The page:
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Scenic Route 210 takes you through the quiet Helenental valley west of Baden to Mayerling—the scene of a tragedy that is still passionately discussed and disputed by the Austrian public, the press, and historians at the slightest provocation. On the snowy evening of January 29, 1889, the 30-year-old Habsburg heir, Crown Prince Rudolf, Emperor Franz Josef's only son, and his 17-year-old mistress, Baroness Marie Vetsera, met a violent and untimely end at the emperor's hunting lodge. Most historians believe it was a suicide pact between two desperate lovers (the pope had refused an annulment to Rudolf's unhappy marriage to Princess Stephanie of Belgium). There are those, however, who feel Rudolf's pro-Hungarian political leanings might be a key to the tragedy. Given information gleaned from private letters that have more recently come to light, it is also possible Rudolf was hopelessly in love with a married woman and killed himself in despair, taking Marie Vetsera with him. The bereaved emperor had the hunting lodge where the suicide took place torn down and replaced with a rather nondescript Carmelite convent. Mayerling remains remote: the village is infrequently signposted.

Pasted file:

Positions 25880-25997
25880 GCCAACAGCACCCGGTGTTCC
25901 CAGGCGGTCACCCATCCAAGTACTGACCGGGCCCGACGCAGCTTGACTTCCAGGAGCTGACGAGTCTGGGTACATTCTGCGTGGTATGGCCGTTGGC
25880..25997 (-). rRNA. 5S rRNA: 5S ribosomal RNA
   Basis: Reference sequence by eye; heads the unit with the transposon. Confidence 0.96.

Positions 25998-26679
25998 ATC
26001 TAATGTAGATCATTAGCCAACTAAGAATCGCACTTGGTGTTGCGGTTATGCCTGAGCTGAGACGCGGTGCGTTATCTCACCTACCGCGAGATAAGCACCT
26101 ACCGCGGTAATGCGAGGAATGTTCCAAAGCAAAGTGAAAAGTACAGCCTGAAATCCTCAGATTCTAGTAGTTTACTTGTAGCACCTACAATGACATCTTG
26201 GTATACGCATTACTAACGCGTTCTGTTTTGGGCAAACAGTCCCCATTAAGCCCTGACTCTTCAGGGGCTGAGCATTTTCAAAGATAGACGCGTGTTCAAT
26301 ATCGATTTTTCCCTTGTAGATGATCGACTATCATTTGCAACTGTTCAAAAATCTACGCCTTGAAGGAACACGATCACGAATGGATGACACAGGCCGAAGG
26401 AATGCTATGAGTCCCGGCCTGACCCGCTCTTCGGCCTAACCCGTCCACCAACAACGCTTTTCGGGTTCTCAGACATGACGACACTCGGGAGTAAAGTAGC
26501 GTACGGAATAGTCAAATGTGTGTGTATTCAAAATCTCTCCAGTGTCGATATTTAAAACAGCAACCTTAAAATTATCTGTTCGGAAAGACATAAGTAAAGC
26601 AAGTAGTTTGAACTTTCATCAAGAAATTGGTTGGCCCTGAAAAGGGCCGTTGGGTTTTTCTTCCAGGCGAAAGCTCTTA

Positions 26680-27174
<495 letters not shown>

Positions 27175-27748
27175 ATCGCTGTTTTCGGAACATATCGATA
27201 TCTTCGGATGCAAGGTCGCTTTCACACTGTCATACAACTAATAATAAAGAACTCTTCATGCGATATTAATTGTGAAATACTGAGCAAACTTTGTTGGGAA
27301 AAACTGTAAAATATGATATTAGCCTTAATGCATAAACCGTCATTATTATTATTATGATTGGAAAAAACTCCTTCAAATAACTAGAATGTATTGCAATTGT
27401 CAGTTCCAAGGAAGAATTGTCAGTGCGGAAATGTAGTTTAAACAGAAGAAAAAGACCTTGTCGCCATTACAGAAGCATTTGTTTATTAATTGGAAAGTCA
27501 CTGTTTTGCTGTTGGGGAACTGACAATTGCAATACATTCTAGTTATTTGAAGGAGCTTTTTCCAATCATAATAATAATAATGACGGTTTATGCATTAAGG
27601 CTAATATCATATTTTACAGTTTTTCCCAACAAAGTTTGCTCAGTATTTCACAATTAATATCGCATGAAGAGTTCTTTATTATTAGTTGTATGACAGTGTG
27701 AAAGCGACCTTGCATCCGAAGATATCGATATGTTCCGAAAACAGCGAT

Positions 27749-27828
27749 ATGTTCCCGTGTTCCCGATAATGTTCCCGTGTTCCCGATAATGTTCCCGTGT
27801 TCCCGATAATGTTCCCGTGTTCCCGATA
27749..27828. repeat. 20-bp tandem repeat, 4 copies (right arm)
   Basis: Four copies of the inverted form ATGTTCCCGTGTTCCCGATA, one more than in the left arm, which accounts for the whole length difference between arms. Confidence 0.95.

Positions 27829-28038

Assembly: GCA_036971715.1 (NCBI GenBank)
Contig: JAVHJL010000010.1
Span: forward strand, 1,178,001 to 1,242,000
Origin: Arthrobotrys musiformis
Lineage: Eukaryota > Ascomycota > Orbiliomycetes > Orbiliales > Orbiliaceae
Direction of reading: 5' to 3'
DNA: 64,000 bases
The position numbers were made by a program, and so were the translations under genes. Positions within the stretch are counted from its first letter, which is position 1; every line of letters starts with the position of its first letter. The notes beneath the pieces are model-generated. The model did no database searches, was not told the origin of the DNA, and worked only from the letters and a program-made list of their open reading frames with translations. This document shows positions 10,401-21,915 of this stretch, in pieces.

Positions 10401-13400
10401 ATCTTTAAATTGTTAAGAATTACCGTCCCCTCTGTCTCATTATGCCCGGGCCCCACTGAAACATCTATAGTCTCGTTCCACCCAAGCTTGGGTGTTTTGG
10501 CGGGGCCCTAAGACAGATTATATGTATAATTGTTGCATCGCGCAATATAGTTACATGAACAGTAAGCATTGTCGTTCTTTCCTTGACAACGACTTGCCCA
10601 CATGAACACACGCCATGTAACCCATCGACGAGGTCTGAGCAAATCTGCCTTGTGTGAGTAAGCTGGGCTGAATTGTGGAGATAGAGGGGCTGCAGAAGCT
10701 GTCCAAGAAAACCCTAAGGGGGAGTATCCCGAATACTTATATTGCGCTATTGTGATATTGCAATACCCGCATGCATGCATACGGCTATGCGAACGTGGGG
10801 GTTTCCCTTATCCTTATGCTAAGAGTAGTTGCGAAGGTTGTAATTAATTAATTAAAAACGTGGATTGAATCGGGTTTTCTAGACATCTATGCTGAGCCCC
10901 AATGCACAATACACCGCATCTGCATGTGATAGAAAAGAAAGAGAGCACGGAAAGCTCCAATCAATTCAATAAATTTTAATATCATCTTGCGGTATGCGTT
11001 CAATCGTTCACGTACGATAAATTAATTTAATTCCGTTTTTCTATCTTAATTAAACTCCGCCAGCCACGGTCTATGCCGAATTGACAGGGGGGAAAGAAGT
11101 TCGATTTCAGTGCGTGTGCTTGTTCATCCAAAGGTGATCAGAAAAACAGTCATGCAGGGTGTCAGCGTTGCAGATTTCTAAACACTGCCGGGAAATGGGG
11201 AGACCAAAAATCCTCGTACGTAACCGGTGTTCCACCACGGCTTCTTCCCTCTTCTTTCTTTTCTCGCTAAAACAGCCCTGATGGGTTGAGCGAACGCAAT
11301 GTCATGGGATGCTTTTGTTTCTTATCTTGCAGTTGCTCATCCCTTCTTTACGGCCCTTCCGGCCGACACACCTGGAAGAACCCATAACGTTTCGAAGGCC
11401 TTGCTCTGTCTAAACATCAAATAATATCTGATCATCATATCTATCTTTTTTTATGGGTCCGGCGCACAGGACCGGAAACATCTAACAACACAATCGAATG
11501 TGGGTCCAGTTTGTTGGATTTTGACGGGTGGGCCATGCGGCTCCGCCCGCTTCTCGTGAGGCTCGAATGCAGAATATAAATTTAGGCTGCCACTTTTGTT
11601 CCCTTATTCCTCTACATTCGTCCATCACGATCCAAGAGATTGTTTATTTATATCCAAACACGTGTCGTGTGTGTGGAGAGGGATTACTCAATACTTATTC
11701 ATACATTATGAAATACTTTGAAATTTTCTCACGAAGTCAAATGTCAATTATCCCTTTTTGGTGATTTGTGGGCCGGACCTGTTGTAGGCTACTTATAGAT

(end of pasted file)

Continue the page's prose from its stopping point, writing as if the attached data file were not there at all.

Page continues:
Elsewhere in Vienna Woods, Lake Neusiedler, and the Danube River
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